Detroit is tied with Boston in points at 25, but Boston's 12-8-and-1 record is better than Detroit's 11-8-and-3, so Detroit is in a playoff spot--a wild card spot--because they couldn't or wouldn't put the Bruins away.
If I may be frank, the Red Wings' finishing skills remain Babcockian--far too worried about playing decent defense to truly possess an offensive killer instinct--and this team has, has, has to rid itself of the, "Oh well, we'll play good defense and good things will happen" mentality in the 3rd period if it is to truly become a playoff team.
Pavel Datsyuk's 300th goal is perfectly Datsyukian:
Of Red Wings-related note this evening:
1. The Free Press's Helene St. James asked the Red Wings' North American and non-North American players about their Thanksgiving traditions:
Sports Illustrated's Sarah Barshop spoke with Mark and Marty Howe regarding their father's health, their memories of the holidays growing up and their takes on the modern game, and it's the latter part of the interview that I found most interesting:
SB: As former players, what do you think of the changes in the NHL today?
Marty: I used to be upset about all the changes in the rules and everything. I was one of the ones who, you used to control the game as players. The referees were there when things get totally out of hand, and they would call penalties. [The league tried] to go to a more finesse game and to me, it’s coming around now to where I enjoy it again. I kind of finally let it go.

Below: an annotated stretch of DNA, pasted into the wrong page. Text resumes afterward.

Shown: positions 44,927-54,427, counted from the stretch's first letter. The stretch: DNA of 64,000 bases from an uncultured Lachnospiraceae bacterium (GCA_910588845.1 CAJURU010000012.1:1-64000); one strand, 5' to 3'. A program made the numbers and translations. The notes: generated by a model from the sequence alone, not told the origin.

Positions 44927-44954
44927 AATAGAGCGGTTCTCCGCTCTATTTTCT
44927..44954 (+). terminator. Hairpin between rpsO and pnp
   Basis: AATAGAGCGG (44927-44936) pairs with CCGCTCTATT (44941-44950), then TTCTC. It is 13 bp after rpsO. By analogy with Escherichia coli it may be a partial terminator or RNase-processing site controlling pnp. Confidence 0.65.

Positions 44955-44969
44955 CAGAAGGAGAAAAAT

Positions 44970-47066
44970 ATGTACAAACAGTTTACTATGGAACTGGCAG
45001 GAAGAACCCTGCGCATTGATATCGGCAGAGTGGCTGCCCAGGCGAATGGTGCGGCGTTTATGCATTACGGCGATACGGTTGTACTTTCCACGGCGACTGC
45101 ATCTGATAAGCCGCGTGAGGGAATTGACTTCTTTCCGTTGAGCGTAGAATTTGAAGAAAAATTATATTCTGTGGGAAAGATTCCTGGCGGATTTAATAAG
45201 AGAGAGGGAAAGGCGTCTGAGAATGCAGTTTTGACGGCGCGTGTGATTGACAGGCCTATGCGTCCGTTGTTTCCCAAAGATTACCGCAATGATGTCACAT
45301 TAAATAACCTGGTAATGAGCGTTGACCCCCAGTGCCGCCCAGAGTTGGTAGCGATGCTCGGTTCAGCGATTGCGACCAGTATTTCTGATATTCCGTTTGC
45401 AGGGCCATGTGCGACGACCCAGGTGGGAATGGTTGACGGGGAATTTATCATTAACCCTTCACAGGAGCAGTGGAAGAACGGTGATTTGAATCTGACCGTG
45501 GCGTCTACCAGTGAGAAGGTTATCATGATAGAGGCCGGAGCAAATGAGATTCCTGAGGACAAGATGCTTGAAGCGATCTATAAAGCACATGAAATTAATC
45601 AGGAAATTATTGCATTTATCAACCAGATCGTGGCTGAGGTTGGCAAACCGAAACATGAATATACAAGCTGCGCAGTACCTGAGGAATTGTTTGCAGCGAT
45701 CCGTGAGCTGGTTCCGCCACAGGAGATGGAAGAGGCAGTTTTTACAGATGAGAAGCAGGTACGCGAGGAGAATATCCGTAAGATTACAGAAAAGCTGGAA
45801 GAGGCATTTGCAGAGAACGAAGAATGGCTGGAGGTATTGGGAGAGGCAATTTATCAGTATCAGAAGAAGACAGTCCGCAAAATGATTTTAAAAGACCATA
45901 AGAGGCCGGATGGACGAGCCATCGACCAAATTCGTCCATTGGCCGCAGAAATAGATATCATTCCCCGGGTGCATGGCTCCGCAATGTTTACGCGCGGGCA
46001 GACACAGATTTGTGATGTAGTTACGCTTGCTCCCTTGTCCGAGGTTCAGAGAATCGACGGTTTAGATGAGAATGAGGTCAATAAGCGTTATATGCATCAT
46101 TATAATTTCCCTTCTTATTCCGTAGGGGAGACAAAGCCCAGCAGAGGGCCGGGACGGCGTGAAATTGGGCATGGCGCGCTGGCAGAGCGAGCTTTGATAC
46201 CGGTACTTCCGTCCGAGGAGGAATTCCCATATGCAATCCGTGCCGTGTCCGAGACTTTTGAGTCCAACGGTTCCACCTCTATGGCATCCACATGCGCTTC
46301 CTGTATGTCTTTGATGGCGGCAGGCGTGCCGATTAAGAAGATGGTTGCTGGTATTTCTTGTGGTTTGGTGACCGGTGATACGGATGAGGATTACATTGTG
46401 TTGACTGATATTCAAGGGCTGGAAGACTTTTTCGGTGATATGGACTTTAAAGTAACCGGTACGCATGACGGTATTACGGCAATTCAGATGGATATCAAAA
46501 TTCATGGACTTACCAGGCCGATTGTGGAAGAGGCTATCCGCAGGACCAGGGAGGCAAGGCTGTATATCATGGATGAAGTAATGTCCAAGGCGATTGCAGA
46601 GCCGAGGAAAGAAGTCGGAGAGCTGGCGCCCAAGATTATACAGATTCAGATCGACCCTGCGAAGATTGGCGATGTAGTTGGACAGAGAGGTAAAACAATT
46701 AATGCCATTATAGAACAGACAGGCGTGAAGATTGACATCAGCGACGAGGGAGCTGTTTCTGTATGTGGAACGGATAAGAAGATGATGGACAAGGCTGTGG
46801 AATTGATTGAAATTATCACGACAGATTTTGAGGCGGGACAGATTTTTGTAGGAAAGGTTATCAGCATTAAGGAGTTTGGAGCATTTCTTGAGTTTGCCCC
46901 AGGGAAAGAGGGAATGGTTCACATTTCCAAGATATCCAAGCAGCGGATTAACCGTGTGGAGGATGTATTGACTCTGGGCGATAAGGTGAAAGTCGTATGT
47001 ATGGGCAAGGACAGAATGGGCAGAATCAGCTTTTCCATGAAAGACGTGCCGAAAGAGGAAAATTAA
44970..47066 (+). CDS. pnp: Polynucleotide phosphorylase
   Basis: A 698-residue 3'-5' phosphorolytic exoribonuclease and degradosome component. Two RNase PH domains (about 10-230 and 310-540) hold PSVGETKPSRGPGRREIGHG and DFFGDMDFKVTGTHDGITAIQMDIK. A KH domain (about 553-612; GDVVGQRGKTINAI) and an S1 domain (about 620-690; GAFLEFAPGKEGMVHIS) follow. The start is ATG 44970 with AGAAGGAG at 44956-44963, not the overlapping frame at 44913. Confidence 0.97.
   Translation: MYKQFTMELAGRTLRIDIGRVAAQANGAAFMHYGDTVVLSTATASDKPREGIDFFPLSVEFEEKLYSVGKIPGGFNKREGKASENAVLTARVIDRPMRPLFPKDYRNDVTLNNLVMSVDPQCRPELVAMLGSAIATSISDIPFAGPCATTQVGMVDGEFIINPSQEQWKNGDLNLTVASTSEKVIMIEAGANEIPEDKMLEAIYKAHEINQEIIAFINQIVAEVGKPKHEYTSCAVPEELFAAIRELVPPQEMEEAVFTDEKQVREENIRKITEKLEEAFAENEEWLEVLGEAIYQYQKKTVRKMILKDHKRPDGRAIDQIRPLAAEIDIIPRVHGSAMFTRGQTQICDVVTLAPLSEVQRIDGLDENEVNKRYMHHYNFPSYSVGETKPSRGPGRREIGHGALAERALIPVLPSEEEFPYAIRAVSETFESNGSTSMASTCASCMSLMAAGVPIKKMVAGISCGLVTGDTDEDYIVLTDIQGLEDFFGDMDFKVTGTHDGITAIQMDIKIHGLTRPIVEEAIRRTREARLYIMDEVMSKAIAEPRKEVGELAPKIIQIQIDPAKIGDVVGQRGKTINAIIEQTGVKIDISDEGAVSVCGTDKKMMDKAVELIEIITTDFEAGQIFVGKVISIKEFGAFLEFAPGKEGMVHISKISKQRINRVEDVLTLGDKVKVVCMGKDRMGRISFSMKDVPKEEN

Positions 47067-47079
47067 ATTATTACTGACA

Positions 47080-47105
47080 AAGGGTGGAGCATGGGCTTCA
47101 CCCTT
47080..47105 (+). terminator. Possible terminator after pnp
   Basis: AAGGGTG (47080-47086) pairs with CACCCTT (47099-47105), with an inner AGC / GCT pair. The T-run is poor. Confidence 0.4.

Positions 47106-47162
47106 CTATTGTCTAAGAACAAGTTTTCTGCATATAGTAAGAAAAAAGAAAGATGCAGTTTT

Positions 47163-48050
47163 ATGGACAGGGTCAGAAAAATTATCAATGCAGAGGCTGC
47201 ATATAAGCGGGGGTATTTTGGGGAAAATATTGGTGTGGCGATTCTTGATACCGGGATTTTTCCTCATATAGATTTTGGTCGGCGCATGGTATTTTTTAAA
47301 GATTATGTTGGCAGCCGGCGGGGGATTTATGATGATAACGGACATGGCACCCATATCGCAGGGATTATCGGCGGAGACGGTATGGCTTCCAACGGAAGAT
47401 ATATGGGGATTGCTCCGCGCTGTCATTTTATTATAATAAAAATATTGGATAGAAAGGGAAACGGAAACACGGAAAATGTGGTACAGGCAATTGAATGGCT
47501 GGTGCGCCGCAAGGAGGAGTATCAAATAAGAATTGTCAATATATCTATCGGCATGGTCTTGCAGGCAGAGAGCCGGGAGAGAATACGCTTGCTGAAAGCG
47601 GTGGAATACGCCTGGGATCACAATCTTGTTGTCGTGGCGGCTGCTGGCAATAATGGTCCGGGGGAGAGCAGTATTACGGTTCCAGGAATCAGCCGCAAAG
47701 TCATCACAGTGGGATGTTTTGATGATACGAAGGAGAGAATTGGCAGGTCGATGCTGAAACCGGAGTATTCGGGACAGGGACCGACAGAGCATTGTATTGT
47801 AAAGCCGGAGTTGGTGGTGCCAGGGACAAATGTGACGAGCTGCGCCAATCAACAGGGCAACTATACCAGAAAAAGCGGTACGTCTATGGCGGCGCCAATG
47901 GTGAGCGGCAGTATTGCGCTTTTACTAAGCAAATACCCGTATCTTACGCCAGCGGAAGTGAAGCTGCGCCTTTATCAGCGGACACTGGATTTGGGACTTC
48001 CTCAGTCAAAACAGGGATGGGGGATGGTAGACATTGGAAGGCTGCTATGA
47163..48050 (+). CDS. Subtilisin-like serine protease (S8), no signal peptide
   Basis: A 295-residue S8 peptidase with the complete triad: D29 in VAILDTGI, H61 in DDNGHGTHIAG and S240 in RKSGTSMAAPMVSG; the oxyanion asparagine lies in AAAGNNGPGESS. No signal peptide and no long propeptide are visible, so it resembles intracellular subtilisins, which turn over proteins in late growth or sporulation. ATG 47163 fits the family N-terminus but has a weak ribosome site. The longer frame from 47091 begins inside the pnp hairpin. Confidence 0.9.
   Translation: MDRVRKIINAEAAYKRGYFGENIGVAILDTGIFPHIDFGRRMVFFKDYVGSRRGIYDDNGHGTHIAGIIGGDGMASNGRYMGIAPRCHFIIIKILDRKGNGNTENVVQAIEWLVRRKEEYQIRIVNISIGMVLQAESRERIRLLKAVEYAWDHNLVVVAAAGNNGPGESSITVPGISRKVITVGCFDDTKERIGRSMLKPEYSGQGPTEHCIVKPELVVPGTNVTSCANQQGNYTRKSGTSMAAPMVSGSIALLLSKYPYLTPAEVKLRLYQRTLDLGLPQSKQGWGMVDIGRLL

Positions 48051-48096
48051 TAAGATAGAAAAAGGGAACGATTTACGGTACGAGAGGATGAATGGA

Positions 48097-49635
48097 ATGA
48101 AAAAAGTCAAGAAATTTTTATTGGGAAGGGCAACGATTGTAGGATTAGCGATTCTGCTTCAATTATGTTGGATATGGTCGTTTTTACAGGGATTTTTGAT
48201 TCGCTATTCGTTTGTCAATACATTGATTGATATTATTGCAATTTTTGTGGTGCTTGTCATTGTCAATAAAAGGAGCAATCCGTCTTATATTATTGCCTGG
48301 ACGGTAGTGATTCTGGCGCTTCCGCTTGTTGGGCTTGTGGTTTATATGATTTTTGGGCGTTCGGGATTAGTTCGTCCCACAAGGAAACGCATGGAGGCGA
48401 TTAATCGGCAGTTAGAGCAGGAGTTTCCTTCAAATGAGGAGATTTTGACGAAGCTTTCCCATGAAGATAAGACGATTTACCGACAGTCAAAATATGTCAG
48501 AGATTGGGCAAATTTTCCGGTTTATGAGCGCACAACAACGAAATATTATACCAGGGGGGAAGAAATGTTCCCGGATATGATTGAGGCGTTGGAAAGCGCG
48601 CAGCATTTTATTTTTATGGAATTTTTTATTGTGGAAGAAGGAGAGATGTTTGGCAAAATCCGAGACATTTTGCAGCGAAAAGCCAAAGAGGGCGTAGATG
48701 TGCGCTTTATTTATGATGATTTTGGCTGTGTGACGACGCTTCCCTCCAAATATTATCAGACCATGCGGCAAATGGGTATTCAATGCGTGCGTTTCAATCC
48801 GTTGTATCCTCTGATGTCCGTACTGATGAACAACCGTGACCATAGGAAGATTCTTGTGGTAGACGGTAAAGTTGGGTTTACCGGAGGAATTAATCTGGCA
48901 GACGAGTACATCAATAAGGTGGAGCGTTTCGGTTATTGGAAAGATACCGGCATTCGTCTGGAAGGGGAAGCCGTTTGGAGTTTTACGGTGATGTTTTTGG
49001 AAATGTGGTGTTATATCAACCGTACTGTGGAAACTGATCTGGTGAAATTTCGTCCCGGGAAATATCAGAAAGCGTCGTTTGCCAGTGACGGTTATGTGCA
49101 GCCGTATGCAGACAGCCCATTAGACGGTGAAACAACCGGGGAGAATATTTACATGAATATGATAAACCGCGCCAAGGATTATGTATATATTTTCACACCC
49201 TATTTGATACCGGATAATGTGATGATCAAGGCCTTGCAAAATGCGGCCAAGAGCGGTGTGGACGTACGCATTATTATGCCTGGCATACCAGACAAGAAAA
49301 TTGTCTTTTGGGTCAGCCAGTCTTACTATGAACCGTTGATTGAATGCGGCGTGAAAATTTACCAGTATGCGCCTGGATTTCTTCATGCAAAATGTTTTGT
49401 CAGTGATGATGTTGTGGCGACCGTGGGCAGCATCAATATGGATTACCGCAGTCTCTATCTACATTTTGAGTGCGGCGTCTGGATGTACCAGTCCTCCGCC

I like the changes. I like the open ice. I like the guys being able to show their skill. The game is so fast now, it just happens so quick. With the five-on-five hockey, there’s not a whole lot of room out there. So being able to have the four-on-four play, and a lot of the three-on-three in overtime, I think it’s a great idea. I know from our practices, when we play 3-on-3, it just opens it up. One little mistake, it’s a breakaway, or two-on-one the other way. And if they miss, it’s two-on-one the other way.
I doubt the goalies really like the shootout part of it. It kinds of exposes them. It puts a lot of pressure on the goalies. The guy, if he misses, well, you miss. If the goalie lets it in, it’s heartbreaking for him. But I like how things have turned around, and how the game is progressing. It does let the talent show more.
About The Malik Report
The Malik Report is a destination for all things Red Wings-related. I offer biased, perhaps unprofessional-at-times and verbose coverage of my favorite team, their prospects and developmental affiliates. I've joined the Kukla's Korner family with five years of blogging under my belt, and I hope you'll find almost everything you need to follow your Red Wings at a place where all opinions are created equal and we're all friends, talking about hockey and the team we love to follow.